As an Army leader, what are my responsibilities when a sexual assault occurs in my unit?

Army leaders play a key role in the response to sexual assault in the Army. These leaders include commanders, supervisors, law enforcement personnel, legal and social services, and healthcare personnel.

The lynchpin for long-term success across the Army resides with the commander—for training, prevention, response, and accountability, as well as protection of the victim. For this reason, the Army has moved from a sexual assault prevention and response model that was centralized with garrisons and shifted it to commanders. Commanders who will be called upon to hold perpetrators appropriately accountable will have a full complement of tools at their disposal to stop sexual violence—education and information, prevention and awareness tools, and response capability. Lasting Army cultural change comes only with command emphasis; therefore, it was essential to shape our prevention efforts around Army commands, hold commanders accountable, and ensure victims remain safe from reprisal, retribution, and retaliation.

If you are in a position of authority:

Your first priority: care for the victim
As a commander, you have a responsibility to ensure that victims of sexual assault receive sensitive care and support and are not re-victimized as a result of reporting the incident. You have a range of command options available to help you fulfill your responsibility to protect sexual assault victims. As a commander, you should seek the assistance of your servicing judge advocate.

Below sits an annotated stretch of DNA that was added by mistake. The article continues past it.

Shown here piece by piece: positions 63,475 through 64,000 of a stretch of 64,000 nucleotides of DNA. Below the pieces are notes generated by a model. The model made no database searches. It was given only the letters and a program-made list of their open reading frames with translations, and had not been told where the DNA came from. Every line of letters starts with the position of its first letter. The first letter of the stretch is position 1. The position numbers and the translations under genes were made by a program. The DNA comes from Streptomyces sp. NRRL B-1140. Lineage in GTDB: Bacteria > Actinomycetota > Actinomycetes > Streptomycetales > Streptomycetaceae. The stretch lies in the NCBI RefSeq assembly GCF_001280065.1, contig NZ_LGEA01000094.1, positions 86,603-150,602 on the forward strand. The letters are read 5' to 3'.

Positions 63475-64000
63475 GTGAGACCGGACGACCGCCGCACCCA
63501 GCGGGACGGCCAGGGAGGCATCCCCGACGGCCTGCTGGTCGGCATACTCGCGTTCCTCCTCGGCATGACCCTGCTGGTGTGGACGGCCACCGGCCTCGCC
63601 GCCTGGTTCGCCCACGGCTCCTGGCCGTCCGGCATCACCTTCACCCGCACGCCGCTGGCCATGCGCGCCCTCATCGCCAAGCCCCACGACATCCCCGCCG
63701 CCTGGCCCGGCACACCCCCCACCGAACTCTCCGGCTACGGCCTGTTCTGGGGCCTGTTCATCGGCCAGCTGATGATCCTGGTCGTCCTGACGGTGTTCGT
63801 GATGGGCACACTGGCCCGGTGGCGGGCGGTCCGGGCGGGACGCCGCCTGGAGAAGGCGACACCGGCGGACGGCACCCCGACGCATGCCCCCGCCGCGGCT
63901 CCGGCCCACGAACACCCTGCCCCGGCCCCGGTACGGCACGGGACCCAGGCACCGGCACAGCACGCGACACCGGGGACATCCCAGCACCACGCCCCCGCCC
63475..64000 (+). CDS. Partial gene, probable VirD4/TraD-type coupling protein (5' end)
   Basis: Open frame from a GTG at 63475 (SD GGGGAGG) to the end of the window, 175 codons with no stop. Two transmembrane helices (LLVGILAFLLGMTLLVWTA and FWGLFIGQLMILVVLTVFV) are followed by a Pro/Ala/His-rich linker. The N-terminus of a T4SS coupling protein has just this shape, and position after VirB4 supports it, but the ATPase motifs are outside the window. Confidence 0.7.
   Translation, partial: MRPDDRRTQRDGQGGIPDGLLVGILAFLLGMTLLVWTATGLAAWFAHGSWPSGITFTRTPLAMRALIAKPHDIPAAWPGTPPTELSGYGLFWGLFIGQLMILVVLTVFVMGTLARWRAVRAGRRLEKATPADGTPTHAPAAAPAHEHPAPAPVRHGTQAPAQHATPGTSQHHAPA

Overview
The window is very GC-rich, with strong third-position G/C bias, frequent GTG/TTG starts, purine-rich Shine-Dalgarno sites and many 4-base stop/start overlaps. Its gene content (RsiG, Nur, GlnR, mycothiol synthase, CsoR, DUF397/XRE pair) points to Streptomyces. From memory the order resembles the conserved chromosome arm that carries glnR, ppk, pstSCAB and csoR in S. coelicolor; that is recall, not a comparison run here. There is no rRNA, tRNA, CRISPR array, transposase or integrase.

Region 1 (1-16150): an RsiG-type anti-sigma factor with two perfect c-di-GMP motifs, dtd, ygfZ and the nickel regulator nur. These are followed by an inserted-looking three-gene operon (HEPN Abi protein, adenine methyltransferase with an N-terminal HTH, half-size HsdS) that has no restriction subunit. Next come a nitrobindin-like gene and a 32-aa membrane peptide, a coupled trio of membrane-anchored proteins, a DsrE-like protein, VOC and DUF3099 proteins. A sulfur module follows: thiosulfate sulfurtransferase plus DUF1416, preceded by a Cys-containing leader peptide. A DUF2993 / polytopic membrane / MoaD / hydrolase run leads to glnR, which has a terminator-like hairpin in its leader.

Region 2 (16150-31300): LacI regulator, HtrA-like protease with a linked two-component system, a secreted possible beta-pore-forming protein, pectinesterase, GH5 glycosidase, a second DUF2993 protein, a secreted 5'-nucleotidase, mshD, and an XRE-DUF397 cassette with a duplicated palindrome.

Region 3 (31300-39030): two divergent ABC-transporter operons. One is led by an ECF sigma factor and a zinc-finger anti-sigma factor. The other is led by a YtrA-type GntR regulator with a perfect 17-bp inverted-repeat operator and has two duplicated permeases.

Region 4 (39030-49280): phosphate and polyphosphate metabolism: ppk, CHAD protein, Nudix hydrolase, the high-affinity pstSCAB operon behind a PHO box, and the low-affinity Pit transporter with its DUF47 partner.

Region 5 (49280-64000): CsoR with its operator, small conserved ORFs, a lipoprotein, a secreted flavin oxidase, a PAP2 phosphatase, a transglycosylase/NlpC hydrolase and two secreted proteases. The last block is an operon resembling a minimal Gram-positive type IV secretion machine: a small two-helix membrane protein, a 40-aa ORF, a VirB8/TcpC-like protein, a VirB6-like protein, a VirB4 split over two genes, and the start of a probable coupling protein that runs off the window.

In order to protect sexual assault victims, you have the option of geographically separating the victim and the alleged offender. Commanders should determine whether the victim wants to be transferred to another unit. This must be handled in accordance with Defense Directive-Type Memorandum (DTM) 11-063 (Expedited Transfer of Military Service Members Who File Unrestricted Reports of sexual assault) and Army Directive 2011-19 (Expedited Transfer or Reassignment Procedures for Victims of sexual assault). By considering the victim's preferences and all relevant facts and circumstances of the case, commanders can avoid subjecting the victim to the "double victimization" that is sometimes perceived when a victim is transferred from the unit.

Military Protective Orders (MPOs), DD Form 2873, referred to as "no contact orders," are also an effective tool for commanders to maintain the safety of the victim.

Some Army sexual assault victims report being hesitant to report sexual assaults when they feel they will open themselves up for disciplinary action for offenses, such as drug or alcohol use, that are related to the assault. As a commander, you have the option to delay action on any victim misconduct related to an assault until after the investigation and prosecution for the assault is complete.

Your reporting and other responsibilities
Unit Commanders must implement and support the Army's Harassment/Assault Response Prevention (SHARP) Program. Commanders must: